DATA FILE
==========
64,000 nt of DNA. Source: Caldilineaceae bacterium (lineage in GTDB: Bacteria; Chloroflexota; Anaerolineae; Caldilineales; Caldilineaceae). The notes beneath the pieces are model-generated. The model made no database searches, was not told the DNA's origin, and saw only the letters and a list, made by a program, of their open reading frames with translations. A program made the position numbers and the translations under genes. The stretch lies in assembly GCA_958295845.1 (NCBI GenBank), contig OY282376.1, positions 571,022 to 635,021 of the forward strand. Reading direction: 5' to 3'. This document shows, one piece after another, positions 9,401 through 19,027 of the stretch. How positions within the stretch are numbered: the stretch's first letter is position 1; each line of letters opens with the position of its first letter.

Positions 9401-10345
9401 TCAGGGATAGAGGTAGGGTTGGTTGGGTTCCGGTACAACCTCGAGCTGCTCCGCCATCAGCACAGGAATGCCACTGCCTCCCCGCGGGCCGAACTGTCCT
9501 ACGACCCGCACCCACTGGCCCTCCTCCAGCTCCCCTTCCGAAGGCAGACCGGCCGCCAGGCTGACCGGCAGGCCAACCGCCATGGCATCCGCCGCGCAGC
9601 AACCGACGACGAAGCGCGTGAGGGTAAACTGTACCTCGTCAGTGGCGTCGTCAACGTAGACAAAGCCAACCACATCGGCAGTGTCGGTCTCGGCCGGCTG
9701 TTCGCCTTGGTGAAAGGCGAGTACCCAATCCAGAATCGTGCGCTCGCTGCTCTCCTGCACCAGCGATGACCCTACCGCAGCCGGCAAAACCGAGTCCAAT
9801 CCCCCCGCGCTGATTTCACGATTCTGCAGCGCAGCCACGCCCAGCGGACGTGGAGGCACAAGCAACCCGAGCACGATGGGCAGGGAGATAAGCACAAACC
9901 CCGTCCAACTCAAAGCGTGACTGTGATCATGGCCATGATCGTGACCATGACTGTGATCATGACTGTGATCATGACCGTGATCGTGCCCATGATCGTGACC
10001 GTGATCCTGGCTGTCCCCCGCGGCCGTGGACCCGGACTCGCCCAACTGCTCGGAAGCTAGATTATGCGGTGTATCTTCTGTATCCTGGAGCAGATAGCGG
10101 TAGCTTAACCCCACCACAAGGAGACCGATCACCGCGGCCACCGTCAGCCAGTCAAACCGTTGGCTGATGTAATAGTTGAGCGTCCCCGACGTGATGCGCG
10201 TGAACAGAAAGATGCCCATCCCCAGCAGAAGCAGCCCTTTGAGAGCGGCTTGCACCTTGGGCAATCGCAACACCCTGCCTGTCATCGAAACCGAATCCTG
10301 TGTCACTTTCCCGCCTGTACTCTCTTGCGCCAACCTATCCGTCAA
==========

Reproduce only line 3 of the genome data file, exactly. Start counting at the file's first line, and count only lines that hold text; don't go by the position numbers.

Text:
9401 TCAGGGATAGAGGTAGGGTTGGTTGGGTTCCGGTACAACCTCGAGCTGCTCCGCCATCAGCACAGGAATGCCACTGCCTCCCCGCGGGCCGAACTGTCCT